The Federal Reserve is expected this week to release a set of proposed rules detailing how much reserve capital big banks will need to keep on hand in the future.
Columnists are the heart and soul of any journalistic enterprise.The unfettered voices of a newspaper or magazine, they opine, snarl, and otherwise shout from the treetops.The best columnists have a mastery of subject, an ironclad take, and complete command of the written word. As Fortune columnist Geoff Colvin once told me, to succeed as a writer you must grab the reader by the lapels, shake him, and never let him go.
Regulators were under pressure to cut the biggest banks loose from the Wall Street bailout program, a federal watchdog said in a report issued Friday.
The chairman of the FDIC is not usually a household name. But the last few years have been anything but usual.
The new big fight among Wall Street banks and their regulators is about how much extra cash banks should keep around for rainy days.
President Obama will nominate Martin J. Gruenberg, currently vice chairman of the Federal Deposit Insurance Corp., to succeed Sheila Bair as chairman of the banking regulator, the White House announced Friday.
FDIC Chairman Sheila Bair believes "urgent action" is needed to lower government debt and forestall the next financial crisis, according to an op-ed piece published Friday.
The government's list of troubled banks hit its highest level since 1993 during the second quarter, although the pace of growth continued to slow, according to a government report released Tuesday.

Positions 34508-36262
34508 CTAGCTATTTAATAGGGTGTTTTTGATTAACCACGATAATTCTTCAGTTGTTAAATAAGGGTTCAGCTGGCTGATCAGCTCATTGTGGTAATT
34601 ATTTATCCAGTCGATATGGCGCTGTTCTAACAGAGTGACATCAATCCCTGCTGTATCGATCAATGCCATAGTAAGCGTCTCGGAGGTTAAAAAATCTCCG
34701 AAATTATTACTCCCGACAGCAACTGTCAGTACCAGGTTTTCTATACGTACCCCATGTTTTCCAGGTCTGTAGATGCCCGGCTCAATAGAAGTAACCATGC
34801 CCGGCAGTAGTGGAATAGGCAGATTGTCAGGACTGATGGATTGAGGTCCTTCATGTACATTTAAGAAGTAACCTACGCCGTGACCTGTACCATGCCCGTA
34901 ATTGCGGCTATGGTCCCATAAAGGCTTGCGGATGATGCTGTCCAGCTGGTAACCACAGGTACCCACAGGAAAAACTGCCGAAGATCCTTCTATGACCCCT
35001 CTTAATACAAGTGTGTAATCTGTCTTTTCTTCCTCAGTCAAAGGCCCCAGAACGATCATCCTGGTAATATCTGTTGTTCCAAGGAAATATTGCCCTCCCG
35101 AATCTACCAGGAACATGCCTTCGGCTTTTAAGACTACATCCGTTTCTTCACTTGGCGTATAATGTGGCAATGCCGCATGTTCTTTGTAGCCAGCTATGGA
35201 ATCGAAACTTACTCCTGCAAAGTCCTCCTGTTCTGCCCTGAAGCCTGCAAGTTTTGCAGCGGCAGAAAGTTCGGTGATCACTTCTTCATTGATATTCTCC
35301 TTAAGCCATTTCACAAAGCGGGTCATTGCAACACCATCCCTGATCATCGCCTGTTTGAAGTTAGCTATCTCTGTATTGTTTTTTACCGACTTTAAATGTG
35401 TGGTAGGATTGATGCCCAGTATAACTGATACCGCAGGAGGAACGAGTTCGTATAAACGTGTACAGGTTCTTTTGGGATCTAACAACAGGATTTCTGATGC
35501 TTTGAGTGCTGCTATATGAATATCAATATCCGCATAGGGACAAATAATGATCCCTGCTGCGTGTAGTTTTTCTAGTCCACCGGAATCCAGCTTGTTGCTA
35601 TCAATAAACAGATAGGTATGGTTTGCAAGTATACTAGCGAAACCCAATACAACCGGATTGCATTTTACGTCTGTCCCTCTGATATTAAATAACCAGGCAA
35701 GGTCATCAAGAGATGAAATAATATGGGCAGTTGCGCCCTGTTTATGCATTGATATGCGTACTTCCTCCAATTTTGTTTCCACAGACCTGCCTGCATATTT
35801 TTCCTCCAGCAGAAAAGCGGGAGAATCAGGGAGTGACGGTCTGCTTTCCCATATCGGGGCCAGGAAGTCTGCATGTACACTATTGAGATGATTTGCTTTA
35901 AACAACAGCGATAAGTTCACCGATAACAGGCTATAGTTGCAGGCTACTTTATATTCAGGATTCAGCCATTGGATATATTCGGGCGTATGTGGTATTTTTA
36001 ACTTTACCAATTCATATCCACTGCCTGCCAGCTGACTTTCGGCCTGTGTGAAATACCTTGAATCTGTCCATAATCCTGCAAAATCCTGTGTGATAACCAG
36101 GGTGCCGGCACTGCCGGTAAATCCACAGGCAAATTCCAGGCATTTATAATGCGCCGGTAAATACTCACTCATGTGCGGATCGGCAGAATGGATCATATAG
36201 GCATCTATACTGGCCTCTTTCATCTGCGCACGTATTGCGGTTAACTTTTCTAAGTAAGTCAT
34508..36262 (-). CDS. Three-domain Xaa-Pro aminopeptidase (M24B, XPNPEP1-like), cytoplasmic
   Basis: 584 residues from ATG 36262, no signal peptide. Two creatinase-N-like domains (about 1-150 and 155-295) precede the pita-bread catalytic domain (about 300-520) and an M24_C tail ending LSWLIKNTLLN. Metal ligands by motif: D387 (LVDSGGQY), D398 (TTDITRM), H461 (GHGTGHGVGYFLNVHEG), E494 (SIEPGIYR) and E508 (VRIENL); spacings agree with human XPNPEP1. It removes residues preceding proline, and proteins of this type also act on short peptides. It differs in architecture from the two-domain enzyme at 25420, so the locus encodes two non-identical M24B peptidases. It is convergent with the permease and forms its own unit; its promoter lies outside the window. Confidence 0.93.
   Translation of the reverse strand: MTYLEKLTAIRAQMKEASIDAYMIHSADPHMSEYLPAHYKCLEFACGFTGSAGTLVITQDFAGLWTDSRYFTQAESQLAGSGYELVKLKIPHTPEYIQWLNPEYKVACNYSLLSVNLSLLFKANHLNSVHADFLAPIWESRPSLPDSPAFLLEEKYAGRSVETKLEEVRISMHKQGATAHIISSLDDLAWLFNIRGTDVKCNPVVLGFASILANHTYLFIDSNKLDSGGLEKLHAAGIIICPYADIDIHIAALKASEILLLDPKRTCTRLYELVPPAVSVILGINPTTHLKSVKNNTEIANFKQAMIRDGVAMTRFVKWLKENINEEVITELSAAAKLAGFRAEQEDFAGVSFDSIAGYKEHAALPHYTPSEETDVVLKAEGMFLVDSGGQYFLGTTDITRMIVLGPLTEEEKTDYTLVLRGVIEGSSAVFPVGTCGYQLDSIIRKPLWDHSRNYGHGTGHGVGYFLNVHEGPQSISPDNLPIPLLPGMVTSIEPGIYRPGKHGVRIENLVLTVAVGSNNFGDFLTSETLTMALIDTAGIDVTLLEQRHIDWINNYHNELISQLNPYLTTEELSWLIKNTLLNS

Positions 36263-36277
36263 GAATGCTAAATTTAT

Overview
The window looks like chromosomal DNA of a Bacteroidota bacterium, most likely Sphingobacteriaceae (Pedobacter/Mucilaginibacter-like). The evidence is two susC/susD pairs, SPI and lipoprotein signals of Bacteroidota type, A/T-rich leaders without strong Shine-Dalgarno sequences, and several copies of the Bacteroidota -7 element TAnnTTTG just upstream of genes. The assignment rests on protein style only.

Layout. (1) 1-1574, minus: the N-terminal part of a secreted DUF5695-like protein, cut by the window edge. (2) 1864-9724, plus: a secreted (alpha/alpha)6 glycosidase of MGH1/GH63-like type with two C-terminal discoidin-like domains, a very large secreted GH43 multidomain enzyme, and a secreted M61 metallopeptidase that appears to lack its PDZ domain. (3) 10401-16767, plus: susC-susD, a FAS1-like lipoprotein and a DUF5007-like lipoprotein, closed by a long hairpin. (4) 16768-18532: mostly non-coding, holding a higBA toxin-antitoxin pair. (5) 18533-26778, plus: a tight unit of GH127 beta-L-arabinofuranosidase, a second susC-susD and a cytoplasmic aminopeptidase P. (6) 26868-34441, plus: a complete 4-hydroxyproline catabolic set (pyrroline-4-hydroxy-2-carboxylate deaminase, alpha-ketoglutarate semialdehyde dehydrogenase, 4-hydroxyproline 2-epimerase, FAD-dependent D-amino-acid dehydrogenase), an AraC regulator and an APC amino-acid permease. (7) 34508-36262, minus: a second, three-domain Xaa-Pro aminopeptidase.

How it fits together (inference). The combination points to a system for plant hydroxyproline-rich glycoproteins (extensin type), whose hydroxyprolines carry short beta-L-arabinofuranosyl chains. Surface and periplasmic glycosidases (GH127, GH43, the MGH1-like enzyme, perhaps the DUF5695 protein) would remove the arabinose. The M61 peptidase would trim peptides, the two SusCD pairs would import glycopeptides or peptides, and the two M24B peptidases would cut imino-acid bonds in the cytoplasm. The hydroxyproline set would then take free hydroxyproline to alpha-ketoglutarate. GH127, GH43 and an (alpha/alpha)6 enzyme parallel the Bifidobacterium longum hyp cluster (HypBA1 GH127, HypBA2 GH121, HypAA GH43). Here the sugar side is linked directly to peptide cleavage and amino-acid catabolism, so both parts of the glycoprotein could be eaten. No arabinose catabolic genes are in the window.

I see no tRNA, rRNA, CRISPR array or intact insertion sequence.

This article is adapted from "Banktown: The Rise and Struggles of Charlotte's Big Banks" by Rick Rothacker, published by John F. Blair, Publisher (Winston-Salem).
Gadfly analyst Dick Bove rarely disappoints when he unholsters his guns. On Tuesday, the Rochdale Research VP put out a report accusing Sheila Bair, head of the FDIC, of completely misunderstanding her job. "Unlike the heads of the Federal Reserve (FRB) who have repeatedly acknowledged their failure to act before the financial crisis, the FDIC has never done so," he wrote. And he suggested that Bair, "knew what was wrong but did nothing about it." We caught up with Bove yesterday to get his dependably provocative view on Bair, Bernanke, and the state of the U.S. banks.
The government's list of troubled banks climbed to its highest level since 1992 in the first quarter, although the pace of growth moderated, according to a government report published Thursday.
One of the nation's top banking regulators has taken a swipe at what has become a signature piece of Senate Democrats' Wall Street reform package: cracking down on complex financial products.
Washington's quest to get big banks to make more loans only seems to get more challenging.
More than 700 banks, or nearly one out of every 11, are at risk of going under, according to a government report published Tuesday.
Ben Bernanke and the rest of the Federal Reserve may think that low interest rates can continue to be just what the economy needs to get back on track.
The nation's top banking regulator is considering a new rule which could require lenders to pony up if they rely on potentially risky pay practices.
New York State is known as the nation's financial capital, yet nearly one in 10 of its residents do not have a checking or savings account.
Despite the frenetic pace of bank failures this year, 552 lenders are still at risk of going under, according to a government report published Tuesday.
The tally of bank failures easily broke past the No. 100 milestone on Friday night, with regulators announcing the year's 106th closure.
The government insurance fund designed to protect consumer bank deposits will likely stay in the red through 2012, Federal Deposit Insurance Corp. chief Sheila Bair said Wednesday.
The banking bust is getting mighty costly.